*An equivalent single Vee included angle that was achieved by rotating the axis of the creep specimen relative to the axis of the pipe (Fig. 2).

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Table 3 and Fig. 2c). In all cases, samples were extracted in such a way that the distance from the nearest shoulder of the specimen to the HAZ was y15 mm. In most cases, the axis of the creep specimen was parallel to the axis of the pipe and transverse to the direction of welding. However, Fig. 2 shows that some samples were oblique with respect to the axis of the pipe. These orientations were chosen in order to create specimens that effectively had a different joint preparation angle, i.e. to change the relationship between the loading direction for the sample and the orientation of the HAZ. In Table 3, those joint angles that were achieved by extracting an oblique sample are marked with an asterisk.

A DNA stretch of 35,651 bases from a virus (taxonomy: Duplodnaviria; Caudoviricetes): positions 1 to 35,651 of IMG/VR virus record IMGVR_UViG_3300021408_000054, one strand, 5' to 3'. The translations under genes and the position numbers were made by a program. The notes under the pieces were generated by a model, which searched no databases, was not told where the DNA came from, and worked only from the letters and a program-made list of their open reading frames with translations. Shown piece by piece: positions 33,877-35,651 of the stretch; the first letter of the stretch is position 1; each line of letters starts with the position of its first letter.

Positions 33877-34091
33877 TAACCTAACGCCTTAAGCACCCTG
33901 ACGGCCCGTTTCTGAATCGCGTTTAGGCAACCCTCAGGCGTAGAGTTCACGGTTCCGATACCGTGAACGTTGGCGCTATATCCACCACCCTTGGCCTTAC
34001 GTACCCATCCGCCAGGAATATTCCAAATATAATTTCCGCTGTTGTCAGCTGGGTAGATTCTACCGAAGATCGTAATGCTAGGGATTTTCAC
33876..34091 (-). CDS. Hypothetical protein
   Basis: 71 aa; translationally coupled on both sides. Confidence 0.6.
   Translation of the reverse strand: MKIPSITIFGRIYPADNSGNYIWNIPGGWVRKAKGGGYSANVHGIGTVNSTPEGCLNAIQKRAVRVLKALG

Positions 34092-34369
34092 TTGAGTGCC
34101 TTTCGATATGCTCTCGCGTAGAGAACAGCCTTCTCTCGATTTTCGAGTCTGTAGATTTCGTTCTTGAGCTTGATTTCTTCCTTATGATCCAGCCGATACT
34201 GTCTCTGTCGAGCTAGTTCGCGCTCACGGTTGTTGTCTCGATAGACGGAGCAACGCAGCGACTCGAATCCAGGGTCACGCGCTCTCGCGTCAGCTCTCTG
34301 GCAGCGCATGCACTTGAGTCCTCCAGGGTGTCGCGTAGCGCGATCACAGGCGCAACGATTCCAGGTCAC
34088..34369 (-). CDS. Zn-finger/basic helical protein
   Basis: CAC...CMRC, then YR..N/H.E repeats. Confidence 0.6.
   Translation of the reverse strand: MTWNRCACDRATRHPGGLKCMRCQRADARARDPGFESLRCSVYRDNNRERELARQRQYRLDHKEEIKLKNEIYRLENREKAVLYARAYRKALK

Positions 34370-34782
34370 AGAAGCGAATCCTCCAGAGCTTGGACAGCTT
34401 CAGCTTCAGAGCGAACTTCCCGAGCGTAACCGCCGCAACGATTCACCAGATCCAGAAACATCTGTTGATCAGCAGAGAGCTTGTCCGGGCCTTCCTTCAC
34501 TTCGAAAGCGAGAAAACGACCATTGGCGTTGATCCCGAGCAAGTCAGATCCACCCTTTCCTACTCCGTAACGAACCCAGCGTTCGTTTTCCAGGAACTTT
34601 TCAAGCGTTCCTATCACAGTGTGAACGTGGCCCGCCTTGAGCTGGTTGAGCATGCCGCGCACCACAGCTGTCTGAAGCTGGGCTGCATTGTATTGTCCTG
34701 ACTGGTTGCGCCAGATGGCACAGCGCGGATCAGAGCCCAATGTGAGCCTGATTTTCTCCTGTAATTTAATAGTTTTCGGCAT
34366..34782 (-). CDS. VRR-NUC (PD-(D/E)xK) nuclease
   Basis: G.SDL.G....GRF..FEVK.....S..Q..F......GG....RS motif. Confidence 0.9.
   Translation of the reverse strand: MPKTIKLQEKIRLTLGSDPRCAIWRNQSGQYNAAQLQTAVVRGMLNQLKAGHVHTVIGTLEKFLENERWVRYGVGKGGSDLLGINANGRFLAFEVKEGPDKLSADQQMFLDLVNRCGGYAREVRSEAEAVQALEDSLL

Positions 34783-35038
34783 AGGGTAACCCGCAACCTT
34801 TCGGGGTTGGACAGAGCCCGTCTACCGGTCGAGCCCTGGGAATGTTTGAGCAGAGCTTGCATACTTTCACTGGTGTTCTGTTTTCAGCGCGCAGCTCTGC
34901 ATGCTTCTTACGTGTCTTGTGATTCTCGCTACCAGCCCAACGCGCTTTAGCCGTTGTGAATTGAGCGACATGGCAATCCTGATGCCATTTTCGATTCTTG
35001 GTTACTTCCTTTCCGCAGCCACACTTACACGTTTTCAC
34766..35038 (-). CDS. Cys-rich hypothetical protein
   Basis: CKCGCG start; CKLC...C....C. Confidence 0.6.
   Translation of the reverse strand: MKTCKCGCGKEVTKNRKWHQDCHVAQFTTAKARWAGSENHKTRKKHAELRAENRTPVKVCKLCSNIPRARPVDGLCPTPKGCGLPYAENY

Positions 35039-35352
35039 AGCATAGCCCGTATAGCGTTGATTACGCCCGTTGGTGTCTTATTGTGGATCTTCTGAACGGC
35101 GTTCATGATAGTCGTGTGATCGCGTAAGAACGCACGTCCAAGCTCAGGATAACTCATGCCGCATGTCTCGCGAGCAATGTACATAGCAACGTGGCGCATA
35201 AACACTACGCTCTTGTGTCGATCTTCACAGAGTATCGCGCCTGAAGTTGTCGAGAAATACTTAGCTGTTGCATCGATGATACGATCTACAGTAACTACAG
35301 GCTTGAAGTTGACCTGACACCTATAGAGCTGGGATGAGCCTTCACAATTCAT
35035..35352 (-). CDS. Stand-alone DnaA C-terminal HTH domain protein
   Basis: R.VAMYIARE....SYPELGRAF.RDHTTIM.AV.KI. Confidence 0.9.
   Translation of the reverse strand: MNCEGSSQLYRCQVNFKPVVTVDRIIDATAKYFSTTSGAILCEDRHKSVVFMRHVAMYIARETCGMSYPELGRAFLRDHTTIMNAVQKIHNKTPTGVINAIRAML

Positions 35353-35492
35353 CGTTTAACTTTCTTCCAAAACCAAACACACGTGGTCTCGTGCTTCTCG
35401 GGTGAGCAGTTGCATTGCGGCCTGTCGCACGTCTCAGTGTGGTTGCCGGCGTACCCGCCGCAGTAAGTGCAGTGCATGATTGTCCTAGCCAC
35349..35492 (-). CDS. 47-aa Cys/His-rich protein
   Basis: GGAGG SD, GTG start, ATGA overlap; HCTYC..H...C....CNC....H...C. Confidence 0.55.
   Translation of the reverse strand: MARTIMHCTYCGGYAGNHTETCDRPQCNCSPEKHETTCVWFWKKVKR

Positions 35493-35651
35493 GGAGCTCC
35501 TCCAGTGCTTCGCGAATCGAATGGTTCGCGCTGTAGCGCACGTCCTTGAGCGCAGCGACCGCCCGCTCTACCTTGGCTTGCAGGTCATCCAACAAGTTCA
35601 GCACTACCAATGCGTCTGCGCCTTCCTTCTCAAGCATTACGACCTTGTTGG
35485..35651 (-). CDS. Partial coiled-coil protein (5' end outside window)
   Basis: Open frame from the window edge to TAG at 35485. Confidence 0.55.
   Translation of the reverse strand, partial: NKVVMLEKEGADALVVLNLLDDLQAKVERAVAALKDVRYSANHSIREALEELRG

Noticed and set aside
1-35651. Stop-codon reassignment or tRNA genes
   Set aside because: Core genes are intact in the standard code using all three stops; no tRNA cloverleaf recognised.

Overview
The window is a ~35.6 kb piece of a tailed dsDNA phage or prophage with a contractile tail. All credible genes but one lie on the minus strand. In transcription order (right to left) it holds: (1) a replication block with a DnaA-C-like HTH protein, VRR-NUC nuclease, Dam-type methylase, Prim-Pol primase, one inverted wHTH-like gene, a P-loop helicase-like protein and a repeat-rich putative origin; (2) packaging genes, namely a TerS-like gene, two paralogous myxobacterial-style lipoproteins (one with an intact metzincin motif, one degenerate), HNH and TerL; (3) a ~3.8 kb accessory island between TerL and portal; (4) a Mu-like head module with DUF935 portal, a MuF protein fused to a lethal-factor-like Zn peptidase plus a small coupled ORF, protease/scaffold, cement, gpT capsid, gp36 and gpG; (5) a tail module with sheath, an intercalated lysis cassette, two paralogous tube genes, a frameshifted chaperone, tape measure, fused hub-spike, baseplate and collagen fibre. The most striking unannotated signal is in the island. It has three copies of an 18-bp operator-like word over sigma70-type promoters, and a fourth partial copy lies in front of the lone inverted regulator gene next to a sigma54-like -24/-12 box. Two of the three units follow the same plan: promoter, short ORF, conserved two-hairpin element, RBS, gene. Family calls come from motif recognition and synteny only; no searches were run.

Experimental matrix and test conditions